the timings (I have a little cobbled-together Python performance testing
framework lying about that I can use for this).
- For each test case document (that is, the union of all the documents
provided by all the FO implementations being tested), process it using
the specified environment 10 times, discarding the numbers from the
first run, if the first run incurs startup overhead. I think 10
iterations is sufficient to get good numbers. I can always increase this
if I need to.
- If relevant, for each test case document, process it using a
Saxon-based process, if the base XSLT process is not Saxon.
I think this testing methodology would be both fair and informative if
the test cases are realistic. Unfortunately, I would not have time to
develop my own test cases--all the real docs I have require the use of
Saxon extensions and I wouldn't have time to modify the XSLTs involved
to remove that dependency.
If people want to provide test cases for this purpose, I would be happy
to accept them.
For test results, I will publish the raw data and trend graphs showing
the performance trends as the size and nature of test cases change.
The above approach should provide a reasonable basis on which to compare
the performance of different FO implementations. However, in a real
production process, there are additional variables that can't really be
controlled for in this type of head to head test. These include:
- The nature of the final rendition. Not everyone produces PDF. For
example, IBM's publishing system provides facilities for driving AFP
printers from FO for doing things like printing utility bills.
For producers of PDF, the PDF to be generated may require many different
characteristics: is it intended for Web delivery? Is it input to a
commercial printing process? Does it require a CMYK or process color
model? Should it include color separated pages?
For many production processes, the PDF generated by the rendition engine
must still be passed through a "pre-flight" process to do things like
convert RGB colors to CMYK or process colors, rationalize rule weights,
add or adjust page and trim boxes, etc. The degree to which you both
require these characteristics in the PDF and the degree to which your FO
implementation can produce them may determine the overall processing
speed. For example, if you need CMYK colors and your FO implementation
can only produce RGB colors and your printing house requires CMYK PDF as
input (many printing house will do the preflighting for you), then
you'll have to add a preflight step to your production processs. The
time cost of this preflight step should be charged to the FO
implementation since it could have, in theory, produced CMYK colors
directly. You get the idea.
- The FO features implemented. If an FO implementation is fast but
doesn't do what you need, it's performance is not really relevant.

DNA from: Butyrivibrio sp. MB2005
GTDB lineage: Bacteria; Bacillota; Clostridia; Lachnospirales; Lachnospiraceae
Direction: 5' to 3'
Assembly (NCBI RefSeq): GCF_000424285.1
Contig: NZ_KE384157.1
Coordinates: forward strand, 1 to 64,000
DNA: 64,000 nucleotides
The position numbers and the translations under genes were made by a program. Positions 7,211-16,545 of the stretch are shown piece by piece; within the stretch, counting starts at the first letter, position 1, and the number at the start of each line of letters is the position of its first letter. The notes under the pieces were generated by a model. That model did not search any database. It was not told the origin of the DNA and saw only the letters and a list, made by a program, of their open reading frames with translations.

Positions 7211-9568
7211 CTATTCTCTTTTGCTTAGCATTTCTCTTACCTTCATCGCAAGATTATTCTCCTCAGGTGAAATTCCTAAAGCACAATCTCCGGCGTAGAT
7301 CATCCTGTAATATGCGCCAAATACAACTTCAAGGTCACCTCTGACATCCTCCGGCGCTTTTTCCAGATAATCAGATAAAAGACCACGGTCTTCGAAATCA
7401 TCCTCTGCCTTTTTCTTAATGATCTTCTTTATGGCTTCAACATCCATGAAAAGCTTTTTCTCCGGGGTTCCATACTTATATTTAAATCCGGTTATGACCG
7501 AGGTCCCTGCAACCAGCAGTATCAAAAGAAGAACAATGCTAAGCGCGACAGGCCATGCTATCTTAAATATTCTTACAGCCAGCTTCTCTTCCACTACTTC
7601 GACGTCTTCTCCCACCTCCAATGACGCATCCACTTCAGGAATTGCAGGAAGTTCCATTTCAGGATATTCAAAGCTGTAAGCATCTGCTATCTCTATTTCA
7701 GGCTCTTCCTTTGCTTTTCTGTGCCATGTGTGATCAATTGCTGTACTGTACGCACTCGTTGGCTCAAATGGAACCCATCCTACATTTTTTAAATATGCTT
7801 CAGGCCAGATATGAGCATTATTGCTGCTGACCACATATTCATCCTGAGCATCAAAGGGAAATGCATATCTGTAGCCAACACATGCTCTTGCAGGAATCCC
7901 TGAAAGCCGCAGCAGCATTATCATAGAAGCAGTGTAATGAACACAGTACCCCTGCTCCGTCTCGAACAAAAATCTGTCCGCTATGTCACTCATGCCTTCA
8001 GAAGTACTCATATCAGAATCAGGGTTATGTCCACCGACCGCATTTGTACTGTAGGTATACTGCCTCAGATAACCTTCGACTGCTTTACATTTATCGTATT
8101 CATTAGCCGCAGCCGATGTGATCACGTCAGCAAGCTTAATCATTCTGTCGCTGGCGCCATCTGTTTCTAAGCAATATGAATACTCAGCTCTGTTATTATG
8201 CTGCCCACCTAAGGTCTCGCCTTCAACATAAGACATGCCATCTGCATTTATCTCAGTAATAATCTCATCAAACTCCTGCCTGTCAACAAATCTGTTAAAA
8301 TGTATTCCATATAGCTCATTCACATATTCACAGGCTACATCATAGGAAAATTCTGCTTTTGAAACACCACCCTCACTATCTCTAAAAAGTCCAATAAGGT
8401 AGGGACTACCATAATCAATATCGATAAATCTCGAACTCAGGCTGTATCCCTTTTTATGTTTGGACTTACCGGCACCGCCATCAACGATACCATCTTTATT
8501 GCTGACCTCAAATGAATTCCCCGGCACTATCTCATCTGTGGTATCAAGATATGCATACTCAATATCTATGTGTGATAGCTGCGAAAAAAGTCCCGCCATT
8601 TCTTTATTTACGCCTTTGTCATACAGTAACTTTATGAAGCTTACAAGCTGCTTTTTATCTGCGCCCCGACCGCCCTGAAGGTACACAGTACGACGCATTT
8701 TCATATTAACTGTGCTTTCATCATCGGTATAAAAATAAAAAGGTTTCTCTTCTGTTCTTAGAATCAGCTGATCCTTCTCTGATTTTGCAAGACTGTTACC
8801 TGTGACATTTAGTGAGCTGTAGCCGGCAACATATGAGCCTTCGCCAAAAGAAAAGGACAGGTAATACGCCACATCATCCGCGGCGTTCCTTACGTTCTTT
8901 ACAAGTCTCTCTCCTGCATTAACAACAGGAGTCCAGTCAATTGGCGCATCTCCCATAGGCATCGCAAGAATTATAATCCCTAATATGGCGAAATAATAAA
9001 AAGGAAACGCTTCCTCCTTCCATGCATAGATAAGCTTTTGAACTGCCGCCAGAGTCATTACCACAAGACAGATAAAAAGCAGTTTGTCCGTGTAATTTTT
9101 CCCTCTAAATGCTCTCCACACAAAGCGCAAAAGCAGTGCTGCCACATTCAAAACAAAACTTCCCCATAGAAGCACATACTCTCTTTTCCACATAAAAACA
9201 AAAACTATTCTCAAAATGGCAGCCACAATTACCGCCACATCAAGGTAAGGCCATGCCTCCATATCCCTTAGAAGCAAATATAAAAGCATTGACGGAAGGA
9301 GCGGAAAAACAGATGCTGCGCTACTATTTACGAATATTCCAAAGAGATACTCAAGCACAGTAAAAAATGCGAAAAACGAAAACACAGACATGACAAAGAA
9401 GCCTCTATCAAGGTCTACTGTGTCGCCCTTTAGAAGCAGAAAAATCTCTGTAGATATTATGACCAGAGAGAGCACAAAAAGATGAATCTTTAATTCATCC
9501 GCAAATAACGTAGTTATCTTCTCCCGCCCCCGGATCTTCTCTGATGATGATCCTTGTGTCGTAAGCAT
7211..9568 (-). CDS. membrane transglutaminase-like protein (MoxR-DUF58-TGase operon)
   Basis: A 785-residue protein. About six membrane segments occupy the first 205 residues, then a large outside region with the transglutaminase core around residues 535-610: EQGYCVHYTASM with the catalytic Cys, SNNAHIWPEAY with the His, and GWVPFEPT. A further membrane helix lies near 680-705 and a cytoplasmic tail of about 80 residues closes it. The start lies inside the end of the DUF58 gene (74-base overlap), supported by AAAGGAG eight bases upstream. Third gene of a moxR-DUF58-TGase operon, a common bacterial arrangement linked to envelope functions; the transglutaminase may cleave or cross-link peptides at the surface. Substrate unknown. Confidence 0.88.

This is all to caution, as David Tolpin did, that just comparing raw
performance numbers is not enough--you have to consider all the features
of the FO implementation within the context of the total system it will
be a part of.
For example, most technical documentation support systems don't have
performance as a top requirement because renditions are created
relatively infrequently and many technical documents are relatively
small (200 pages or fewer). But a few technical document use cases
require top performance (e.g., aircraft maintenance manuals for
commercial aircraft). By contrast, a Web-delivered, on-demand-printing
application almost certainly requires top performance, possibly at the
cost of FO features, as would something like an invoice printing
The other thing to keep in mind is that as long as Moore's law continues
to hold (and we seem to have at least another good ten years left in
that curve), many performance problems can be solved simply by throwing
hardware at the problem. For example, I improved the performance of XSL
Formatter 2.5 by at least a factor of three simply by replacing my old
laptop with a new one. So while software performance is always important
and should not be neglected by implementors, it is not always the most
important consideration when building a complete processing system--it
is often cheaper in terms of implementation and maintenance and lost
features to use a hardware solution instead of choosing the fastest
product. It is often the case that the fastest software also comes at a
cost premium, so you have to ask the question: is it cheaper overall to
spend a bit more on hardware and less on license charges? Do I get any
other advantage or disadvantage by doing so? When you can build a
state-of-the-art speed-optimized server for 2-5 thousand Euros
(depending mostly on the size of the disk drive and number of
processors), it's hard to justify a 10x greater license charge over a
slower, but equally functional product, just to get a software
performance speed up.
You also have to ask: what are my user's expectations or requirements
for performance? You may be optimizing performance where such
optimization is not required or where other parts of the system are so
slow that they swamp other things, including FO processing.
W. Eliot Kimber